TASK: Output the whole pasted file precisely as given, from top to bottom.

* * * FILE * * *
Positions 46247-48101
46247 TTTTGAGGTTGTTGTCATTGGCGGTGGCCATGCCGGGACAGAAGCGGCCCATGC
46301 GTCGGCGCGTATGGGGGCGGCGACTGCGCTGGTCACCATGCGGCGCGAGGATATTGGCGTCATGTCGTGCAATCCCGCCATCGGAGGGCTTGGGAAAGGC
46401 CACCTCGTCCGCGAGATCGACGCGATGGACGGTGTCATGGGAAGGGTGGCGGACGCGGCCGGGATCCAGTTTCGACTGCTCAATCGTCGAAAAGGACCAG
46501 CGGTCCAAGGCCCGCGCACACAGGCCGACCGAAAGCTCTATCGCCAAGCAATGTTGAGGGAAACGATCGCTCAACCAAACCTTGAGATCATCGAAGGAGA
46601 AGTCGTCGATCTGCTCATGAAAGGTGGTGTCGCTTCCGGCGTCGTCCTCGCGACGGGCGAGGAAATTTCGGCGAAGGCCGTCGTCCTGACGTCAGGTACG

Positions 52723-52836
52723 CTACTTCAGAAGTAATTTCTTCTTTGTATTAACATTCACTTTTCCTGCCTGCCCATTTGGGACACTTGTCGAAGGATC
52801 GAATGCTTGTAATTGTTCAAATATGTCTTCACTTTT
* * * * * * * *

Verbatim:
Positions 46247-48101
46247 TTTTGAGGTTGTTGTCATTGGCGGTGGCCATGCCGGGACAGAAGCGGCCCATGC
46301 GTCGGCGCGTATGGGGGCGGCGACTGCGCTGGTCACCATGCGGCGCGAGGATATTGGCGTCATGTCGTGCAATCCCGCCATCGGAGGGCTTGGGAAAGGC
46401 CACCTCGTCCGCGAGATCGACGCGATGGACGGTGTCATGGGAAGGGTGGCGGACGCGGCCGGGATCCAGTTTCGACTGCTCAATCGTCGAAAAGGACCAG
46501 CGGTCCAAGGCCCGCGCACACAGGCCGACCGAAAGCTCTATCGCCAAGCAATGTTGAGGGAAACGATCGCTCAACCAAACCTTGAGATCATCGAAGGAGA
46601 AGTCGTCGATCTGCTCATGAAAGGTGGTGTCGCTTCCGGCGTCGTCCTCGCGACGGGCGAGGAAATTTCGGCGAAGGCCGTCGTCCTGACGTCAGGTACG

Positions 52723-52836
52723 CTACTTCAGAAGTAATTTCTTCTTTGTATTAACATTCACTTTTCCTGCCTGCCCATTTGGGACACTTGTCGAAGGATC
52801 GAATGCTTGTAATTGTTCAAATATGTCTTCACTTTT